I shouldn’t complain about Santa when he was in his learning years, but it’s hard not to. He did come to our house two different Christmas Eves to leave presents, but only took time out to visit with my mother. On Christmas Eve Santa somehow told mother, ahead of time, to get her kids out of the house when it got dark. He didn’t want to be bothered having little ones under his feet while he was busy unloading.
Dad then had the chore of entertaining sister and me out in the barn while he was milking old bossy cow. Dad told us it might be possible to see Santa’s sled and reindeer if we would look through the barn cracks. Naturally, every hole and crack of proper height was used for looking purposes with no success.
When old bossy got drained of her milk, dad pushed the barn door open, and our feet got us to the house at once. Mom didn’t have time to get all the tree trimmings back on the tree that were knocked off during that rough ride in Santa’s sleigh. To sis and me, the tree was a beautiful sight with all those toys waiting to be played with. Santa brought Ethel her first doll, Suzanne. She is over 70 years old this Christmas eve. Suzanne is now getting too fragile for Ethel’s descendants to play with.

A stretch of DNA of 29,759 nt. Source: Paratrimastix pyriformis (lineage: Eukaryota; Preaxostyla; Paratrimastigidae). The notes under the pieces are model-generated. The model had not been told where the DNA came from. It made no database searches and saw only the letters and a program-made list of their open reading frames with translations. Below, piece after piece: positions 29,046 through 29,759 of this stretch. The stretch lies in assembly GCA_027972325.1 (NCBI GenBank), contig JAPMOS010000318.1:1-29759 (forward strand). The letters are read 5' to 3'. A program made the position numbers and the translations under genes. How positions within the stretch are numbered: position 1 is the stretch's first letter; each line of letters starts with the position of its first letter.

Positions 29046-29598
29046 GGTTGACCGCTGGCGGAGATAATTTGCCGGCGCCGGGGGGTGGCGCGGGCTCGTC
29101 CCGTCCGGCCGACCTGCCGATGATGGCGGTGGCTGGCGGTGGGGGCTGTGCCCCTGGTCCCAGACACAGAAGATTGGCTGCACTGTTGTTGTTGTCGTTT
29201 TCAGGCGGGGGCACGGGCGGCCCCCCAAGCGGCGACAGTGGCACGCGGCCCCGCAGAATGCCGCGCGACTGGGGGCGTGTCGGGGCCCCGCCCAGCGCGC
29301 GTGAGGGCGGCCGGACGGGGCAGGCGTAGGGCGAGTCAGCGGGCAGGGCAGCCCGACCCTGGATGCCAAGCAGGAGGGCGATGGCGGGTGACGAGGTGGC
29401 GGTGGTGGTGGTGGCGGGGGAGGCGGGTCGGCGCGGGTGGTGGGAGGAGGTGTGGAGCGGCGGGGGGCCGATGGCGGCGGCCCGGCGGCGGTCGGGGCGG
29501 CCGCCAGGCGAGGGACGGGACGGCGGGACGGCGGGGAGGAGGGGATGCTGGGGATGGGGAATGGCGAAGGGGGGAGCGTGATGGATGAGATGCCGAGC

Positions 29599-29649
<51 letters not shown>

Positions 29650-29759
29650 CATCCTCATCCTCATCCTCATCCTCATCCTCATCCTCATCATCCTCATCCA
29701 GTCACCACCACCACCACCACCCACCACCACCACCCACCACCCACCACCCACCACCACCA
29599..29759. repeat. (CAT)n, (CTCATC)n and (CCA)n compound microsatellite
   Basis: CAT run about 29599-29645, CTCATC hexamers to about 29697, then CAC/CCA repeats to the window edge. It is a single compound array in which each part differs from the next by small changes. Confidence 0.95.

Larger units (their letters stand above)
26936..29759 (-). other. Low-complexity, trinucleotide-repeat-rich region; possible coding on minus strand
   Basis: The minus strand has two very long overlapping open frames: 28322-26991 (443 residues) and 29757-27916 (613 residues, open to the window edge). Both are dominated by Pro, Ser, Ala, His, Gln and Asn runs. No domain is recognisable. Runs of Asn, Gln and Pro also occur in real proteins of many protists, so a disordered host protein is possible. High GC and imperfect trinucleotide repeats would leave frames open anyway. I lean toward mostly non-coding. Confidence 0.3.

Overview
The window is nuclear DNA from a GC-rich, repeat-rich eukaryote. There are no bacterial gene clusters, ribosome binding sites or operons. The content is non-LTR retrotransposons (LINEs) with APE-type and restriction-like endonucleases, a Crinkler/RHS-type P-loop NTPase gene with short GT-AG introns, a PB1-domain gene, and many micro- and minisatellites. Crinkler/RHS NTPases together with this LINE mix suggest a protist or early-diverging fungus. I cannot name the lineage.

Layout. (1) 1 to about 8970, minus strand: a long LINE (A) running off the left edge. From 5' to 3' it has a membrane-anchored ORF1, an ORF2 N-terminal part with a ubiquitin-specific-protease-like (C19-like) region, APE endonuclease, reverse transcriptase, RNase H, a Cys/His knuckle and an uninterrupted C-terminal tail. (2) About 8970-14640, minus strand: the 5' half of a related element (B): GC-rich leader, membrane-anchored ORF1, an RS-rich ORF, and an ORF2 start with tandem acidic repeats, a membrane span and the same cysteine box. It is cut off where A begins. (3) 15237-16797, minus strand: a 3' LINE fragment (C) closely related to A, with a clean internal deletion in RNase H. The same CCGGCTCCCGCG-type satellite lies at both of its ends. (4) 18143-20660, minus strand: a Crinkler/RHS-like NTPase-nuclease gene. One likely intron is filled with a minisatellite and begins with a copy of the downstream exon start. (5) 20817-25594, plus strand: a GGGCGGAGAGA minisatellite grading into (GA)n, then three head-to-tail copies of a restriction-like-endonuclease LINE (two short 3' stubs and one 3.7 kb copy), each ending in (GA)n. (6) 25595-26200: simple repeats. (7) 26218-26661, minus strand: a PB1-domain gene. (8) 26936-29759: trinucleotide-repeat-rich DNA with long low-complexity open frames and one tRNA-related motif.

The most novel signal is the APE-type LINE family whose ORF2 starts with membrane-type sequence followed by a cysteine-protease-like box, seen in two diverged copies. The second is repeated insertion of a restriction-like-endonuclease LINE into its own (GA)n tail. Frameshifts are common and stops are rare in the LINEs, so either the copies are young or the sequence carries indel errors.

I guess it was natural that we soon forgot about getting excited over what Santa would bring us. In fact, when reaching school age, we didn’t give a darn anymore about Santa. After kicking him out of our lives, we were on our own. It was more fun dealing directly with our parents, and was less disappointing.
"Remembering Santa Claus" Kik-Back Country, p. 2, part 2 (previous)